“When the legend becomes fact, print the legend,” says a character in John Ford’s The Man Who Shot Liberty Valance. As New Yorker contributor Lepore (American History/Harvard Univ.; The Mansion of Happiness: A History of Life and Death, 2012, etc.) sees it, American historians have been doing just that since the dawn of the republic.
Tackling a wide variety of subjects—e.g., the Founding Fathers, Charles Dickens, Clarence Darrow, Charlie Chan, voting regulations, the decline of inaugural speeches—the author proves to be a funny, slightly punky literary critic, reading between the lines of American history. She takes historians to task for embellishing myths, citing the way John Smith's long-discredited history of Jamestown is still used to support contrasting views of colonial life. She calls out Nathaniel Philbrick, in his 2006 book on the Mayflower, for leaning uncritically on the suspiciously self-centered account of the militia captain Benjamin Church. She rereads original documents and finds that Benjamin Franklin’s advice in Poor Richard’s Almanack was made mostly in jest. Lepore also takes a fresh look at the U.S. Constitution, explaining why everyone debates original intent: “A great deal of what many Americans hold dear is nowhere inked on those four pages of parchment, nor in any of the twenty-seven amendments to the Constitution.” She examines how the legend of George Washington began, with his own writings brutally edited by Jared Sparks to dress the first president in full patriotic trappings. Most interestingly, Lepore finds that Longfellow’s 1861 “Paul Revere’s Ride” is both a subtle call to overthrow slavery and "a fugitive slave narrative.” The author weighs her opinions throughout with research and original insight; the same goes for her essay on Edgar Allen Poe, although it does have a bit of a mean streak.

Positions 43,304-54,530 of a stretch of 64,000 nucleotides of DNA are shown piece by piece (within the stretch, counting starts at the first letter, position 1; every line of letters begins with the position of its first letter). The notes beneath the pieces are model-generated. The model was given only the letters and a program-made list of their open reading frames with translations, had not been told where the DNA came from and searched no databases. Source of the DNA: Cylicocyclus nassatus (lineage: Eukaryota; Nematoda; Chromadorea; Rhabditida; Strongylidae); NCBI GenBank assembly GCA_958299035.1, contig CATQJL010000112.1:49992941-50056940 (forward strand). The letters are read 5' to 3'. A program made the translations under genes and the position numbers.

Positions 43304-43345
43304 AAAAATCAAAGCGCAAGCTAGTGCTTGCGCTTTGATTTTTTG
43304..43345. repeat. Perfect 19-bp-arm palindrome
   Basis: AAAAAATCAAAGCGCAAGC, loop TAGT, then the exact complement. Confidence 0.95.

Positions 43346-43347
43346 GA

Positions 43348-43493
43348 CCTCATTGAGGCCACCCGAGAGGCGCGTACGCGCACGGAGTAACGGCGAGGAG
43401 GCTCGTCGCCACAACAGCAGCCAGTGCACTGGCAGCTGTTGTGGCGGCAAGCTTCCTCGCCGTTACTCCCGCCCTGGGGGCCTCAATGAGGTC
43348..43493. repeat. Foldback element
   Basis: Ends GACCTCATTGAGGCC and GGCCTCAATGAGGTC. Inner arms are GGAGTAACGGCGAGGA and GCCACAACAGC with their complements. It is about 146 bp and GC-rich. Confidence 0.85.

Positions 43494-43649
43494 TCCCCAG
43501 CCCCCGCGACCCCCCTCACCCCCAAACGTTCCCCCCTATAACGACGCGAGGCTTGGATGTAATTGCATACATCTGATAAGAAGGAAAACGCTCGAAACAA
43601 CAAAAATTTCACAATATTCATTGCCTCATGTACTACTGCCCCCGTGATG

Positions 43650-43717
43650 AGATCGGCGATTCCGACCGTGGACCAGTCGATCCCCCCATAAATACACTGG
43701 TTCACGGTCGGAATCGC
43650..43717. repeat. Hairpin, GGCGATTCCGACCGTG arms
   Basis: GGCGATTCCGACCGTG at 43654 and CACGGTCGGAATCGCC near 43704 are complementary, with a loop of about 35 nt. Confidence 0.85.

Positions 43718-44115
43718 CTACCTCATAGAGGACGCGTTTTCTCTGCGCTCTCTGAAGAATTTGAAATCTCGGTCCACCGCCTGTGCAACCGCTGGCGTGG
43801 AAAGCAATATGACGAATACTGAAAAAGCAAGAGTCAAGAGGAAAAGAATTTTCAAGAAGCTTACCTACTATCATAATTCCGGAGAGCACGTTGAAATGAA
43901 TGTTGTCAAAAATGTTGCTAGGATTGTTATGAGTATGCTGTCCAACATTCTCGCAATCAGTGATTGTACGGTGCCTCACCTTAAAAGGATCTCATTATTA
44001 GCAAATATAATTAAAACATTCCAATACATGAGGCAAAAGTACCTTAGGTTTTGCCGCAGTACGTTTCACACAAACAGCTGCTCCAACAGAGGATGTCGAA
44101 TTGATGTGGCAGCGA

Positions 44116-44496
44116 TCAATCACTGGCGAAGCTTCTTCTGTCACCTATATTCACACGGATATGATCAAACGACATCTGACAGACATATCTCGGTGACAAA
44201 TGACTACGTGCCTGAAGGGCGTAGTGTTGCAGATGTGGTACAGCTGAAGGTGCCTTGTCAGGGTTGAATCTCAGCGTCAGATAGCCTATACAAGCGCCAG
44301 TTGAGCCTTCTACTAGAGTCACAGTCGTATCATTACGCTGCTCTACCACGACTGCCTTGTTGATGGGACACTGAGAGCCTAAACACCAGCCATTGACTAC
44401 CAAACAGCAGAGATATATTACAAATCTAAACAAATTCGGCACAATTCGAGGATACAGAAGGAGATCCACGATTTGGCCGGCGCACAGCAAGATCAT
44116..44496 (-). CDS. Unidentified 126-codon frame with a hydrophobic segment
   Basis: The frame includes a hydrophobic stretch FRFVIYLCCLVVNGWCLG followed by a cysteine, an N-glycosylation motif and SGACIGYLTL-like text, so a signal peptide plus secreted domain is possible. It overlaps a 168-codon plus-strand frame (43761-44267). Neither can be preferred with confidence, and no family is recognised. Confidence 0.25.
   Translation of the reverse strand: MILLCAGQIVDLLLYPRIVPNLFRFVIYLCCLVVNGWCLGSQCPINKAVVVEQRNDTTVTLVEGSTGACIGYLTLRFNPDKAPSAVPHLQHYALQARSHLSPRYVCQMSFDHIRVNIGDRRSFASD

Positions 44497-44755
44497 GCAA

As smart, lively and assured as modern debunkery gets.